Bill Frisell Live In Montreal DVD

Released in July “Blues Dream Live ” the DVD featuring Bill Frisell’s live performance at the Montreal Jazz Festival, July 1st, 2002.   This DVD features Bill Frisell’s septet which includes Matt Chamberlain on drums, Billy Drewes on alto sax, Curtis Fowlkes on trombone, Greg Leisz on steel guitars and mandolin, Ron Miles on trumpet and David Piltch on bass.

Buster Keaton with music from Bill Frisell on DVD

For a number of years, Bill has been performing his film scores for Buster Keaton movies live to enthusiastic audiences all over the world. Out now for the first time, his music for the Keaton classics Go West, The High Sign and One Week are being released with the films on DVD by Songtone/Tone Field Productions, available exclusively here. Bill's longtime musical colleagues Kermit Driscoll (bass) and Joey Baron (drums) join Bill in enhancing not only the well known slapstick and comedic aspects of Keaton's work, but the inherent pathos and social commentary, as well. Purchase a copy here!

"Evincing his best qualities as both guitarist and composer, Frisell harvests evocative, melancholy Americana from deceptively modest, episodic themes. Coloring the scenes with acoustic as well as his trademark electric, Frisell produces strangely cinematic motifs on guitar, and his rhythm cohorts - longtime bassist Kermit Driscoll and drummer Joey Baron - provide abundant narrative drive." - Billboard


Bill Frisell "Solos" DVD now available exclusively from billfrisell.com and songtone.com

Bill's 2004 solo session from the atmospheric Berkeley Church in Toronto is now available for the first time on DVD. Beautifully shot by Director Daniel Berman, it includes such beloved original compositions as "Keep Your Eyes Open", "Throughout", "Ron Carter", "Boubacar" and "Poem For Eva" as well as songs by other composers that have long been associated with Bill's most powerful performances like "Shenandoah", "Wildwood Flower", "I'm So Lonesome, I Could Cry", "Masters Of War" and "My Man's Gone Now". As such, it can be viewed as a definitive Frisell solo statement.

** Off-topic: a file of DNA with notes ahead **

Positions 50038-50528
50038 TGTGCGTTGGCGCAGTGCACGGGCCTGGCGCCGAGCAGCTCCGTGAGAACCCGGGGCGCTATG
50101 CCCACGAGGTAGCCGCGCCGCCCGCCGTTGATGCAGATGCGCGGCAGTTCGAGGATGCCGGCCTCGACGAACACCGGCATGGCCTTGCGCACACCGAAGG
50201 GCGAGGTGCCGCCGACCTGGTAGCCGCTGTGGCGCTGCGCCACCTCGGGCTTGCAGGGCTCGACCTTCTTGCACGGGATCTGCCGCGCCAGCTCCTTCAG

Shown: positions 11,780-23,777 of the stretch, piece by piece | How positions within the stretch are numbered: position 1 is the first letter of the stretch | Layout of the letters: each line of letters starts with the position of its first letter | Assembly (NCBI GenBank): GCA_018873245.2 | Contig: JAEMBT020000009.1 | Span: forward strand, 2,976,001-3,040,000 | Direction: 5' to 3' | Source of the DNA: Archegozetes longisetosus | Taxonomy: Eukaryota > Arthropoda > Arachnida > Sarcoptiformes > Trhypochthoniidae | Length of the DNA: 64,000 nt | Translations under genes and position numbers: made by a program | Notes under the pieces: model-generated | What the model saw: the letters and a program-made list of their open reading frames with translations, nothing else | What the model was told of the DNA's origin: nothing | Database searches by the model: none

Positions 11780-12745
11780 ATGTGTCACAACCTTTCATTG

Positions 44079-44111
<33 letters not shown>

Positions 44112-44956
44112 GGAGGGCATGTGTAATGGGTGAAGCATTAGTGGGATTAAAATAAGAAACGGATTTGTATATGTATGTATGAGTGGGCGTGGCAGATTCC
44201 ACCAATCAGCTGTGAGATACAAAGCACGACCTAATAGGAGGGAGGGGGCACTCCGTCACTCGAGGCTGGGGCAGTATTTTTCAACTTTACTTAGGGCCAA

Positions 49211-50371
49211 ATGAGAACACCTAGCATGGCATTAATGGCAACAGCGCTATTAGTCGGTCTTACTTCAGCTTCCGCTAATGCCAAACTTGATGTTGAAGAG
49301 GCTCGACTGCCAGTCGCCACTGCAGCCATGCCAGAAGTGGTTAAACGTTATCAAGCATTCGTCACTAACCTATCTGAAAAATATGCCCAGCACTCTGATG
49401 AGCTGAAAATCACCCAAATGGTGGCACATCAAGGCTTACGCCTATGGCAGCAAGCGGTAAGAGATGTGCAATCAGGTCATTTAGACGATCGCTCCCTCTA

Click here for more info.

Bill Frisell "Disfarmer" - What the Critics Have To Say

"Like David Lynch, post jazz guitarist Bill Frisell has a knack for insinuating an odd haze around the most wholesome aspects of Americana. Disfarmer, named after the cranky Arkansas photographer who created gripping images of his neighbors, finds Frisell teamed with steel guitarist Greg Leisz, violinist Jenny Scheinman and bassist Viktor Krauss for a set of 26 evocative miniatures. Each one flits by like a half-remembered dream, yet paradoxically their sum amounts to one of Frisell's loveliest, most consistently affecting recent creations." - Steve Smith, Time Out, New York

"The music of omnivorous guitarist Bill Frisell reflects an eclectic range of influences .... On "Disfarmer," he draws inspiration from the Depression-era portraits of little-known Arkansas photographer Michael Disfarmer. The result is a provocative soundscape that features a mixture of acoustic and electric guitars.... Creatively restless, Frisell is best suited for exploring vast territory and responding with imaginative integrity, which is evidenced on "Disfarmer." - Dan Ouellette, Billboard